“It all depends on who you know,” says Admir Bajram, a taxi driver in Skopje, the capital of (Northern) Macedonia. I was in Skopje in February and took the taxi that Admir was driving. We were discussing about what it takes to be successful in doing business in Macedonia. Admir’s point was: paying taxes or registering to do a business wouldn’t necessarily guarantee succeeding in a business. Some people, he insisted, don’t perceive the benefits of operating formally; connections or networks do matter.
Most Balkan enterprises are small, often based around families. Admir isn’t wrong. A study in 2018 by the European Bank for Reconstruction and Development showed that one in four firms saw unfair competition from the informal economy as the biggest obstacle to growth in the region. These firms complained about heavy burden of taxation and social insurance payments, as well as the trouble of going through inspections.
Yet I feel that most discussions about the informal and formal economies seem to be based on assumptions or myths. Informality is complex, dynamic and resilient. Simple and one-sided push for the formalisation of the informal economy, claiming informality is bad for growth, doesn’t seem to be a good solution. There are some reasons for this. Contrary to assumptions, informality doesn’t exist in isolation from the formal economy. Furthermore, such a “legalistic view” may not work because formality isn’t a permanent status. As I show below, there is evidence that firms or workers that move to the formal economy also shift back to informality for different reasons.
We often assume that informality is about impoverished people working or doing business in the shadow, grey or illicit economy in developing countries. I don’t think this is right; the informal economy isn’t all about illegal businesses. I’ve encountered several businesses or workers in Africa, Asia and Eastern Europe that are in legitimate activities. They may operate outside the legal and regulatory framework, for example, fully complying with tax, labour market obligations, or product market regulations. The informal economy, however, is blamed for weakening productivity and undermining a nation's financial health. It’s true that informality prevents many people and economic activities from accessing appropriate technologies, public services and social protection.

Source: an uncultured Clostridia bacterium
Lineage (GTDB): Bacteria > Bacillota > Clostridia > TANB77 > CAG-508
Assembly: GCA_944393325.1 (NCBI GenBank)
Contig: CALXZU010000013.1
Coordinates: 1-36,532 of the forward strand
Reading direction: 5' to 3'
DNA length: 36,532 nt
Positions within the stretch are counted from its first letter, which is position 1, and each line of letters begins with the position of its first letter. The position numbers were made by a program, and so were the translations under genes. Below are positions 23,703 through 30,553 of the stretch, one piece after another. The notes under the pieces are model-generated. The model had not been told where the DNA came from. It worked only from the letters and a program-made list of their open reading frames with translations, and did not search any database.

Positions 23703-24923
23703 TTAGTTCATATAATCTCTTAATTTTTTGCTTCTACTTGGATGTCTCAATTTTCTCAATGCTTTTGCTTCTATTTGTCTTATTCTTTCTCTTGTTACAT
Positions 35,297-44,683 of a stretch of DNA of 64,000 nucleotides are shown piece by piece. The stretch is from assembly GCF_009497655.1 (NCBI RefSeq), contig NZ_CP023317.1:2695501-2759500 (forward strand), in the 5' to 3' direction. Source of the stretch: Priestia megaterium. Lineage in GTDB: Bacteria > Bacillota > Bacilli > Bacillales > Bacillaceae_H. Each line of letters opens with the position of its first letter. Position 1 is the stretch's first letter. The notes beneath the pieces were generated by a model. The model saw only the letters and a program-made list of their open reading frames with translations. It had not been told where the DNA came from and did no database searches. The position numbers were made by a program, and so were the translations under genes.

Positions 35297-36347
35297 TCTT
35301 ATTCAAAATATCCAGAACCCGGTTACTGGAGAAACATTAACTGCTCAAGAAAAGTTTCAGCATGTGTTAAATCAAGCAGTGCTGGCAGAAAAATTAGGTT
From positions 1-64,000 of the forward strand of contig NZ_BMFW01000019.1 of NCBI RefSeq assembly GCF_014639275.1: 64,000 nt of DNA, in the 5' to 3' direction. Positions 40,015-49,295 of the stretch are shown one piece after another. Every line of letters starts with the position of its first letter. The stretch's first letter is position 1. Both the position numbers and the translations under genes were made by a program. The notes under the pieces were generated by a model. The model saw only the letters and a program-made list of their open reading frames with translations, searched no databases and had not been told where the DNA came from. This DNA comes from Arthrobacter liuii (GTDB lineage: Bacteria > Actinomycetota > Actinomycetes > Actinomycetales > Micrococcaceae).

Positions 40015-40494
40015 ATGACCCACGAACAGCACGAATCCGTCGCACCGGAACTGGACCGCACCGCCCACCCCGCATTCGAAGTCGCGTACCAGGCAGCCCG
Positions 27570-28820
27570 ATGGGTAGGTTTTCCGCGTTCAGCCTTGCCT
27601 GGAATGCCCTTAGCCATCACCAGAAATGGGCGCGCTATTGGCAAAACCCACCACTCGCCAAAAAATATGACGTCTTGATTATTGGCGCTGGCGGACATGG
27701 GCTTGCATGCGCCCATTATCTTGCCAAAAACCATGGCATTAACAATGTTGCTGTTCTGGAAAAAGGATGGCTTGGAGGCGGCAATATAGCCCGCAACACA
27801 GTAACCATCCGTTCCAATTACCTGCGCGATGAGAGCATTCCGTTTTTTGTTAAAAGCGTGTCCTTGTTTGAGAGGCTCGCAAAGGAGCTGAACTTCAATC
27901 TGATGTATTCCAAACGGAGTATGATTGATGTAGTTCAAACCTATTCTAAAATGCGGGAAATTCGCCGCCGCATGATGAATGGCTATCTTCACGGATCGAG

Before demonising the informal sector for the malaise of economic growth, we need to understand the realities and positive aspects of the informal economy, which unfortunately tend to be ignored or downplayed. The informal economy is an untapped reservoir of entrepreneurial energy. Businesses and workers in the informal economy are flexible and creative – ranging from basic survivalist labour to sophisticated and skilled craft work. The informal economy, mainly in developing and transitional countries, is the most dynamic part and creates massive employment and income opportunities.
Informality is more diverse and more pervasive than often assumed. It has considerable heterogeneity across regions and countries in terms of actors, activities and scales. The number and complexity of informal businesses is different by sector – in the agricultural, information technology, service or tourism sectors. Informality in employment has also different features, ranging from own account workers to casual workers and sub-contracted workers.
Many of the informal economy actors are micro-enterprises; others are very large or part of national or even international networks. Some have the dual features of formal and informal economies. They may be registered but they employ a share of their workers without offering them written contracts. This makes the distinction between formal and informal economies difficult – in other words, the difference is more a question of continuum than a sharp division.